Sarah Palin, in her book 'Going Rogue' says she'd like to have coffee with Hillary Clinton. On Sunday, Clinton said she'd welcome the invitation.
On two separate Sunday morning talk shows, Secretary Clinton said that she would “look forward” to chatting at a café with Ms. Palin – the former Republican vice presidential candidate, soon-to-be millionaire author, and closest thing that politics has to a lightning rod in a red pant suit.
It was, almost certainly, a moment of Sunday morning small talk. Yet if cable news’ coverage of Obama’s Beer Summit is anything to go by – with their countdown timers to zero hour and careful deconstruction of each man’s beer selection – CNN, Fox News, and MSBNC are surely mustering all of their resources into seeing if there is any possible way to bring about Clinton Kaffeklatsch (a.k.a. “Beer Summit, the Sequel”).
Palin: Let's talk
In her comment Sunday, Clinton was responding to an excerpt from Palin’s forthcoming book, “Going Rogue,” in which Palin wrote:
“Should Secretary Clinton and I ever sit down over a cup of coffee, I know that we will fundamentally disagree on many issues. But my hat is off to her hard work on the 2008 campaign trail. A lot of her supporters think she proved what Margaret Thatcher proclaimed. 'If you want something said, ask a man. If you want something done, ask a woman.’ ”
For the self-described hockey mom, the comment amounts to a self-imposed two minutes in the literary penalty box. In August 2008, Palin said that Clinton was essentially whining when Clinton suggested that she was not being treated fairly by the media because she was a woman. (See the video here.)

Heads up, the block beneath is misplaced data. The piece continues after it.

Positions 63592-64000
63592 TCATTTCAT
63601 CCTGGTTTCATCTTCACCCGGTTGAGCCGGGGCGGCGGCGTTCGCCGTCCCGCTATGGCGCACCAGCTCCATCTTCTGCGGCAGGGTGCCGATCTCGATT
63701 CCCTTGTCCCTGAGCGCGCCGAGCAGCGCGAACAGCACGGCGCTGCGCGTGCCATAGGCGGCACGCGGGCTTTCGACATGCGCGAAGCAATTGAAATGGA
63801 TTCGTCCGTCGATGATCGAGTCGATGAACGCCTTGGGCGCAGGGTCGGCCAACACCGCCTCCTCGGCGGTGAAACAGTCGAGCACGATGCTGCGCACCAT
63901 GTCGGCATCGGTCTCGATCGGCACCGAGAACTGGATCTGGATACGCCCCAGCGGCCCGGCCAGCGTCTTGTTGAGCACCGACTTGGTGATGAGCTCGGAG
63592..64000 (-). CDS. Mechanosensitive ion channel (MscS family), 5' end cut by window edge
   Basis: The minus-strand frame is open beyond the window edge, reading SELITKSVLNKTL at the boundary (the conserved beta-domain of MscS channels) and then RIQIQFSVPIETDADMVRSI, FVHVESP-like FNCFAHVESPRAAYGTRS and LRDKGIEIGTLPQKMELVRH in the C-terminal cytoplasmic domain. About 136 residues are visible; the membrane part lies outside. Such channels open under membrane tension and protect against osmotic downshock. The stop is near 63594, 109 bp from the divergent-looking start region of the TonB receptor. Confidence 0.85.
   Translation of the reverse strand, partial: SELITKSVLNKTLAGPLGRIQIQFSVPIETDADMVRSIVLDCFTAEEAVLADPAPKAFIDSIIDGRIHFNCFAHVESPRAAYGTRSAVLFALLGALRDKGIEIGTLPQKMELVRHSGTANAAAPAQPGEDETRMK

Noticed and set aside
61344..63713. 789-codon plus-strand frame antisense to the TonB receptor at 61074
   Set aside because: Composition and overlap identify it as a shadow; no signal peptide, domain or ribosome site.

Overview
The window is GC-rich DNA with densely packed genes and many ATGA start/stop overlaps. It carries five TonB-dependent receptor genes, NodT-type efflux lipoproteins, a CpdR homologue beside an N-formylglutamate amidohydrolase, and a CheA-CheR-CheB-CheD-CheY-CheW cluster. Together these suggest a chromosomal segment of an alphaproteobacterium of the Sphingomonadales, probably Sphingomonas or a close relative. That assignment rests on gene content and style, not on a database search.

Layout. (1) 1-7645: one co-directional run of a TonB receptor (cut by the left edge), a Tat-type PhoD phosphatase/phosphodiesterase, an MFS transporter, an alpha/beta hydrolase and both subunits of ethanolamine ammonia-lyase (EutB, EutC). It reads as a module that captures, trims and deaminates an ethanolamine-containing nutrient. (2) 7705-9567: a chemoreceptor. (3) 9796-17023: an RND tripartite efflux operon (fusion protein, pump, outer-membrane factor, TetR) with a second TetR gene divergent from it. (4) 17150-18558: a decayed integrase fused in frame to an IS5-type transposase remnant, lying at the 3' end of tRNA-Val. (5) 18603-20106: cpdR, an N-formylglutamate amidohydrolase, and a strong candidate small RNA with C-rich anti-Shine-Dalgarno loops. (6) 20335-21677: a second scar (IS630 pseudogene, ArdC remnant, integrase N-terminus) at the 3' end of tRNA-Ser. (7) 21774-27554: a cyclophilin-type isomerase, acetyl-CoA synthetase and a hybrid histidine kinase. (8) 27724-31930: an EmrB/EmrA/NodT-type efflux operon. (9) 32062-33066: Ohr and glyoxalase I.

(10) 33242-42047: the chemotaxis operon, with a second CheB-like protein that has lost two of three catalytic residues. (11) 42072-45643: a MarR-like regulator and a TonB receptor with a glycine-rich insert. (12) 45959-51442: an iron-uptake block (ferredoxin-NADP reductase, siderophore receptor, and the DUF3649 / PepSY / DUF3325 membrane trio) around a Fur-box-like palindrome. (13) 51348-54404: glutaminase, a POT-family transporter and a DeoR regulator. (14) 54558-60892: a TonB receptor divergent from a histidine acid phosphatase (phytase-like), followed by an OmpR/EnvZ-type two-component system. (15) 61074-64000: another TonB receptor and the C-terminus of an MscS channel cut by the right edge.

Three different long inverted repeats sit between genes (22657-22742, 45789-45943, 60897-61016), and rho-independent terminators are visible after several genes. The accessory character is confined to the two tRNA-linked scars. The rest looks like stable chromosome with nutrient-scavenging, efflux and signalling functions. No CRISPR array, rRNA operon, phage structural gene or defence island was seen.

Speaking about Clinton’s complaint, Palin said: “When I hear a statement like that, coming from a woman candidate, with any kind of perceived whine about that excess criticism, or maybe a sharper microscope put on her, I think 'Man, that doesn't do us [as women] any good.’ ”
Even then, she hedged her criticism in respectful tones, prefacing her comments by saying: “I say this with all due respect to Hillary Clinton, and to her experience and to her passion for changing the status quo also…”
In “Going Rogue,” the olive branch (or is that a biscotti?) Palin extends to Clinton suggests that her kind words about Clinton in 2008 were indeed heartfelt and not merely the perfunctory prologue to a political assassination attempt.
During the 2008 presidential campaign, Clinton notably refused to heap criticism on Palin, even when given the opportunity to do so.
Which raises the question: What in the world would two such political polar opposites discuss. Not healthcare reform and “death panels,” one would assume.
In the Palin-parlance of March 2008, perhaps they would do a little “whining” about the media. In the last speech before resigning as Alaska governor, Palin accused the media of “making things up.”
And, in the end, perhaps Clinton did have a point: In a survey conducted for Lifetime TV last December, 65 percent of women said that male and female candidates are held to different standards on the campaign trail.
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